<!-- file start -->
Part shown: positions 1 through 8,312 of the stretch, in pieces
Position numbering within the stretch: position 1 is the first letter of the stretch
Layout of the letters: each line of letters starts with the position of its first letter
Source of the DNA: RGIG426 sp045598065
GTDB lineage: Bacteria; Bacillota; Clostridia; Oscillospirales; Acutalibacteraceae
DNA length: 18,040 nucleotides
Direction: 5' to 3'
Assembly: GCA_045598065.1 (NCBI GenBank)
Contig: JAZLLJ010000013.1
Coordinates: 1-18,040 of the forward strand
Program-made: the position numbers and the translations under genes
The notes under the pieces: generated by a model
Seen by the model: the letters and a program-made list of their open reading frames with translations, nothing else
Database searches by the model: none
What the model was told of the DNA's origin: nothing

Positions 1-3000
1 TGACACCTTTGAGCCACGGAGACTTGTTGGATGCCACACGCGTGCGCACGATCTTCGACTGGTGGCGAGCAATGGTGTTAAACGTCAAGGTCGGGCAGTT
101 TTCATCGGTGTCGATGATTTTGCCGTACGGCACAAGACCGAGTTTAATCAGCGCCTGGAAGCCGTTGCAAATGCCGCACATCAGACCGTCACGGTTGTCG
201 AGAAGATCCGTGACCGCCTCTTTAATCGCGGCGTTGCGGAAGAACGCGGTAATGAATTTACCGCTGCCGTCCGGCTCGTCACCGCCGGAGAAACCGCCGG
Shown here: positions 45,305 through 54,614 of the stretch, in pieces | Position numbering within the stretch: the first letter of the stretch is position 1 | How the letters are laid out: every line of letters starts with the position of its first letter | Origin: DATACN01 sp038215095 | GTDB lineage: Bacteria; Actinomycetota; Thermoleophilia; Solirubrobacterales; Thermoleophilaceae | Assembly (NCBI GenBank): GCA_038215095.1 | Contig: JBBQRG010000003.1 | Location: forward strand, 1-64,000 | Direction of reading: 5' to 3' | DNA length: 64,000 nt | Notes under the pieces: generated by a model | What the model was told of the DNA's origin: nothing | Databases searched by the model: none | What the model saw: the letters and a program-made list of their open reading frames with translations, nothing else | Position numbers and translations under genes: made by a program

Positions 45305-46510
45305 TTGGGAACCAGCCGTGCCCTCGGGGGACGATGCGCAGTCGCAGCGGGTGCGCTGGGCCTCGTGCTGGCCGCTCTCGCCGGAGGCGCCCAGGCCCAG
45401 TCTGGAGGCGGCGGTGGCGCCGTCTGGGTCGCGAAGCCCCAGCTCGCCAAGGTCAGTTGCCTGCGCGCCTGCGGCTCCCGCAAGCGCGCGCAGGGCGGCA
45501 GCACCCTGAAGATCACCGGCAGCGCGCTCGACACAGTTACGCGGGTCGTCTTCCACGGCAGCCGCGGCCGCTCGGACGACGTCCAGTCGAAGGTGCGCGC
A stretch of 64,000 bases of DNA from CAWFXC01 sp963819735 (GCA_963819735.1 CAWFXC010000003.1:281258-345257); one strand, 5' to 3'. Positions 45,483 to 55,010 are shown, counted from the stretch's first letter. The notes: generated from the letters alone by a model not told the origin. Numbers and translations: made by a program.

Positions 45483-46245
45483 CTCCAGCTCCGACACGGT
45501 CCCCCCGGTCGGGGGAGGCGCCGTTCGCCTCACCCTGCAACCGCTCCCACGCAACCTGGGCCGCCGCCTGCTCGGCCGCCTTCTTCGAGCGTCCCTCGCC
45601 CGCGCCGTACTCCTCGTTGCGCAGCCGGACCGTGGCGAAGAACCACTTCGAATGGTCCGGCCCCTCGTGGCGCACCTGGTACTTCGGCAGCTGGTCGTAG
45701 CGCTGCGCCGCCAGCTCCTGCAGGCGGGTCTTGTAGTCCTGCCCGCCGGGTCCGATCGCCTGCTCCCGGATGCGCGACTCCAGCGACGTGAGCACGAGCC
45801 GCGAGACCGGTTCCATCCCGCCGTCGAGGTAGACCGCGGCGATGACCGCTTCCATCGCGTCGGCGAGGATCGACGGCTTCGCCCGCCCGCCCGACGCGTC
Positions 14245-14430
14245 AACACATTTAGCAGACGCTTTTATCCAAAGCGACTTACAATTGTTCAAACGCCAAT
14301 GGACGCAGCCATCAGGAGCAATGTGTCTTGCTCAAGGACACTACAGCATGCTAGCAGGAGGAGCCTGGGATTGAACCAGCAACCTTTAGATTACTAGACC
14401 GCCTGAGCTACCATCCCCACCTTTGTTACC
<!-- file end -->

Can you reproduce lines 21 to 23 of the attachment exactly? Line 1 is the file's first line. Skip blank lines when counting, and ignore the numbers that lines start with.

Positions 45305-46510
45305 TTGGGAACCAGCCGTGCCCTCGGGGGACGATGCGCAGTCGCAGCGGGTGCGCTGGGCCTCGTGCTGGCCGCTCTCGCCGGAGGCGCCCAGGCCCAG
45401 TCTGGAGGCGGCGGTGGCGCCGTCTGGGTCGCGAAGCCCCAGCTCGCCAAGGTCAGTTGCCTGCGCGCCTGCGGCTCCCGCAAGCGCGCGCAGGGCGGCA